Astros win the World Series

Quinn Salkind, Sports Writer

Last week the Houston Astros finished off the Los Angeles Dodgers in Game 7 of the World Series to earn their first title in franchise history. As one of the most exciting baseball series in recent memory unfolded, controversy began to stir. Pitchers from both teams claimed that the leather on the baseballs themselves felt different than it did in the regular season.

One pitcher who struggled immensely during the series was LA’s Yu Darvish. The five time all-star posted a 1.62 ERA over two dominant performances earlier in the postseason. In the World Series, he posted an ERA of 21.60 in two horrendous starts.

“Yu noticed the difference. He told me the balls were slicker and he had trouble throwing the slider because of how slick they were. He wasn’t able to throw his slider the same way,” Dodgers pitching coach Rick Honeycutt said.

Illustration by Claire Revere

Additionally Astros’ closer Ken Giles, another consistent pitcher who relies heavily on the slider, gave up five runs while only recording five outs in two uncharacteristic appearances. The claims about the baseballs feeling different came from both sides of the field.

“Lance McCullers took the blindfold test in the bullpen … He could tell which ball was which with his eyes closed. It’s that different,” Astros’ pitcher Charlie Morton said.

“When the ball is slick you can’t throw in with the same aggressiveness. If you don’t have control of the baseball, you might end somebody’s career. That’s a very bad thought to have in your head,” Morton explained.

Plenty of pitchers like Morton and McCullers pitched well during the series, but the slider — and those who rely heavily on that pitch — suffered. Dodgers ace Clayton Kershaw and Astros ace Dallas Keuchel faced off in game one with telling statistics. Combined the two pitches threw 58 sliders, just 47 percent of which were for strikes. During the regular season Kershaw was at 68 percent and Keuchel at 61 percent.

The hitters took benefit from the alleged change. By game five, the record for most home runs in a World Series had already been broken, among other stellar offensive performances. Fans who watched games two and five witnessed two exciting extra inning games where teams were able to tie the game up with their bats at-will.

Although the fall classic delivered some of the most exciting and highly rated games, does this alleged factor leave a taint on the series? Some would argue, no. Both teams used the same balls the entire series, so both teams had the same advantages and disadvantages.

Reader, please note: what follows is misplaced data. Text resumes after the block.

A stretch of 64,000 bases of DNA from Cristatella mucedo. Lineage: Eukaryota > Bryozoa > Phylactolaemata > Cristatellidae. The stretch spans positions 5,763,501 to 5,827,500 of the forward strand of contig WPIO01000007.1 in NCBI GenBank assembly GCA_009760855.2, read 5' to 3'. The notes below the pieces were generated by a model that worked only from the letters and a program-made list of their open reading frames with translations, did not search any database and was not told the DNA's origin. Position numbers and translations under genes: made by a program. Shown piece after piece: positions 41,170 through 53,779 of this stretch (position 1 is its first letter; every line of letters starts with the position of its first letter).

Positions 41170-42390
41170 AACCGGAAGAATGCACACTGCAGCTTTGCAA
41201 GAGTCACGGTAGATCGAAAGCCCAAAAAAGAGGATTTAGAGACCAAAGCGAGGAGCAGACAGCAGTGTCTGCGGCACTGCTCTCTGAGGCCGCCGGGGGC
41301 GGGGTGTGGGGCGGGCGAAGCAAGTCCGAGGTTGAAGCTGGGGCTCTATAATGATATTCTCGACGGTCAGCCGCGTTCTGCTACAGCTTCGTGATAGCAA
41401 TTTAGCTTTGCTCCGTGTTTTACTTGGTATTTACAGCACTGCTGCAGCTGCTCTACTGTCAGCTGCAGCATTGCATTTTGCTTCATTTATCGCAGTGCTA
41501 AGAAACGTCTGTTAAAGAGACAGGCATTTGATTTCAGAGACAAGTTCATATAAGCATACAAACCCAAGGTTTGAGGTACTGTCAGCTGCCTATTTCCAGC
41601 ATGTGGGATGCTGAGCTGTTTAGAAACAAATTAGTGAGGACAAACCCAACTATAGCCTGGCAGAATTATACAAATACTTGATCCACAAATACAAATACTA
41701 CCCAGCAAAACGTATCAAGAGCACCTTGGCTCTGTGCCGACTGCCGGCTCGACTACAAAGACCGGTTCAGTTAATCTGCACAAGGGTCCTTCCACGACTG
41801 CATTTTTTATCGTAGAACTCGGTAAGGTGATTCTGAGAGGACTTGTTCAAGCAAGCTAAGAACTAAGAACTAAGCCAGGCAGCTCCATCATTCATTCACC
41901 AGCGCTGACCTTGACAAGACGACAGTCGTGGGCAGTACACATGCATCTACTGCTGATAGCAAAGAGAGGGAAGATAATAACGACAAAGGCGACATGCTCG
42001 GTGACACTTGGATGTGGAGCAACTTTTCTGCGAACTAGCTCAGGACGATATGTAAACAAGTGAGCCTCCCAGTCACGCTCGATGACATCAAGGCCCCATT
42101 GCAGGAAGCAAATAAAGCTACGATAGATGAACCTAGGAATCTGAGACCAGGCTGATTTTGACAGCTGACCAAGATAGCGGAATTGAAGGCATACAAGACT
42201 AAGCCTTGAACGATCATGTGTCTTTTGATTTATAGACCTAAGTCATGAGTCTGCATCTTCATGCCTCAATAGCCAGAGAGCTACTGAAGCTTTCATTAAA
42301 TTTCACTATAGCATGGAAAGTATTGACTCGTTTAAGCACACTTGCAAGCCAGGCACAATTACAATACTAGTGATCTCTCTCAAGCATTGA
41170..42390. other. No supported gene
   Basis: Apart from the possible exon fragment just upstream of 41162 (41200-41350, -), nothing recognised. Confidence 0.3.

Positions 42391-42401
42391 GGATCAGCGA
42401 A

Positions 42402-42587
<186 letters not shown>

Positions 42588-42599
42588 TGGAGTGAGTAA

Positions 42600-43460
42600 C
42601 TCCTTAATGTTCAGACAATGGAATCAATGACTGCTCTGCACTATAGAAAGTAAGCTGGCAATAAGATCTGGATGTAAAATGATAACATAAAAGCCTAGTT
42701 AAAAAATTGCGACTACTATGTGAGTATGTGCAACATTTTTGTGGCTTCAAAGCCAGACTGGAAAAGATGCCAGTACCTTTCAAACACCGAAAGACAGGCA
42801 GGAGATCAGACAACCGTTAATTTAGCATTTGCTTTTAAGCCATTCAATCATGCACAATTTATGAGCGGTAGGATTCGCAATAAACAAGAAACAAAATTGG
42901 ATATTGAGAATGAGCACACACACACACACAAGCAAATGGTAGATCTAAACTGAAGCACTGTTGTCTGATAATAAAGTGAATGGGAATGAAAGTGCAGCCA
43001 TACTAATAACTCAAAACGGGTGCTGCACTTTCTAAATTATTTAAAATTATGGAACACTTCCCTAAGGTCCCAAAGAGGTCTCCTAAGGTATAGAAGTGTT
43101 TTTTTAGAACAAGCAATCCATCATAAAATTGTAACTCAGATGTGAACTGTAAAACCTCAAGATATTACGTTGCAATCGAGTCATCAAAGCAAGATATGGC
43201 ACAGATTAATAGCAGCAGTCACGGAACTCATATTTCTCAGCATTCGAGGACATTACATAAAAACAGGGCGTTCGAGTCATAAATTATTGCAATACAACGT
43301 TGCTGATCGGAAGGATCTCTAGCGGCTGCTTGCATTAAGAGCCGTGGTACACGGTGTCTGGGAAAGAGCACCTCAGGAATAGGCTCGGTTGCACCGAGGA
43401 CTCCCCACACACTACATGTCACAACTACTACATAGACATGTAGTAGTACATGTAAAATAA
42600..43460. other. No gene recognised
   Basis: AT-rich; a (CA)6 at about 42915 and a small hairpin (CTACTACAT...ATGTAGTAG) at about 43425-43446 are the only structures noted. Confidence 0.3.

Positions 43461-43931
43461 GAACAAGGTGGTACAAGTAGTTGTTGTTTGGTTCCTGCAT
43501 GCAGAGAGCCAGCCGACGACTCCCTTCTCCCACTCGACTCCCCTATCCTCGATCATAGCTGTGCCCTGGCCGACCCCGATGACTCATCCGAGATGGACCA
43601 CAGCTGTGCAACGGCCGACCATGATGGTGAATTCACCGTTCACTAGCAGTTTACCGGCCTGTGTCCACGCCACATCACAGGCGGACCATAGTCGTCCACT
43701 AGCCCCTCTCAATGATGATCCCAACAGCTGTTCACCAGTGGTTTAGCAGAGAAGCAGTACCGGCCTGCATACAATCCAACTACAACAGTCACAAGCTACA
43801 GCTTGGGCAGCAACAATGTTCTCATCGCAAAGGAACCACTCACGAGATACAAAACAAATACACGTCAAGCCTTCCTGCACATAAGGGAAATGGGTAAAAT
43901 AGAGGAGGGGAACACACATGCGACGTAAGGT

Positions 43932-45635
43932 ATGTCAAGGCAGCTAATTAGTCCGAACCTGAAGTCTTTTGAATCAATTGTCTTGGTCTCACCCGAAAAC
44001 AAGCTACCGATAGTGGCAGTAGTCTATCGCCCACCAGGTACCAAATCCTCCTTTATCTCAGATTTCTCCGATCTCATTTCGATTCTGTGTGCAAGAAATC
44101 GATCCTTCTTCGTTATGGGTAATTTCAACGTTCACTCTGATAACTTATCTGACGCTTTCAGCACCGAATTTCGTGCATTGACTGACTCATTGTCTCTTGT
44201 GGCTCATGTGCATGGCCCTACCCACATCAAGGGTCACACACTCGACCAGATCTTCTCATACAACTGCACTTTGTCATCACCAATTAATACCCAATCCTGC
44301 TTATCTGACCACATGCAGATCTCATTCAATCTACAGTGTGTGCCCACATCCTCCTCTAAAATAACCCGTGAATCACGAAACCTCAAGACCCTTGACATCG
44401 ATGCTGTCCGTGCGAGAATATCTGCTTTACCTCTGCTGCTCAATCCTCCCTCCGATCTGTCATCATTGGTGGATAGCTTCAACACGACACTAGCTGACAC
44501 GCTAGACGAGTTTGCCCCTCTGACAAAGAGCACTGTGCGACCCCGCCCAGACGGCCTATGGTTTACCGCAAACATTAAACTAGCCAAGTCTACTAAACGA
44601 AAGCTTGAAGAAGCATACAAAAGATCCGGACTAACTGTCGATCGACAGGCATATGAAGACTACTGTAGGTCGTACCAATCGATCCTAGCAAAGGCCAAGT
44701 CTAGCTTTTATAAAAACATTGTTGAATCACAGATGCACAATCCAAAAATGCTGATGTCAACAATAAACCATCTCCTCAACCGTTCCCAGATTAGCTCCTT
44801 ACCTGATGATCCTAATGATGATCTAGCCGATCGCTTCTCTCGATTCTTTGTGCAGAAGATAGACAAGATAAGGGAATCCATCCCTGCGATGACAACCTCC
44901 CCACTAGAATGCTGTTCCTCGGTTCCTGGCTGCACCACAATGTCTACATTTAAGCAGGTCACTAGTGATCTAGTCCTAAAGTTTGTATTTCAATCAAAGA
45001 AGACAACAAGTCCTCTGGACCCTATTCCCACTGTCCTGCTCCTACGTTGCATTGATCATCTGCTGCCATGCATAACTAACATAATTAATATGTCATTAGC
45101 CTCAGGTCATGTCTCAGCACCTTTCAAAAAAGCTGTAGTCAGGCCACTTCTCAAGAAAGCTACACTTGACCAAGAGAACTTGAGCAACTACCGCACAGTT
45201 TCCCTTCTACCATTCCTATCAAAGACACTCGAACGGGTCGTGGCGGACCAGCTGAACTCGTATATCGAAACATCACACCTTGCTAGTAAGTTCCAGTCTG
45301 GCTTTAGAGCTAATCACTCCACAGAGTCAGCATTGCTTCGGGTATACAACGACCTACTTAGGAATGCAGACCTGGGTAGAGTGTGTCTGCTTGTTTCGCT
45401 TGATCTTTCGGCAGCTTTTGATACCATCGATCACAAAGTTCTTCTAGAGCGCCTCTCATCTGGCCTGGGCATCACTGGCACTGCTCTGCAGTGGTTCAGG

I would argue, yes. The ability to adjust to different baseballs has never been a part of the sport. Introducing this new variable at the world series changes the formula that allowed both of these teams to make it to the end of the post-season in the first place.

Some pitchers seemed to be more able to cope than others, meaning the change did not have a uniform impact across both pitching staffs. The most notable strugglers, Yu Darvish and Ken Giles, by definition of their positions, do not contribute equally to the game.

As a starter, Darvish is expected to pitch at least five innings per game (around 10 over the series), while Giles, a reliever, is expected to pitch one (around five over the series). To the Dodgers, losing Darvish is more impactful than the Astros losing Giles. The argument can be made that the Dodgers were more adversely affected due to their overall greater reliance on the slider, the pitch that appeared to be most effected.

Overall, this controversy will likely have little impact on how history views this World Series. Both casual and dedicated fans got to experience some of the most suspenseful, offense-heavy games the series has ever seen, as these issues seemed to get lost in the media whirlwind.

The television ratings continued to build on what was already a good year for baseball, and they will continue to improve next year. Perhaps this was just a stunt from the MLB to make the game more exciting to raise ratings, perhaps is was an unintentional manufacturing effect or perhaps it was simply in these pitchers’ heads.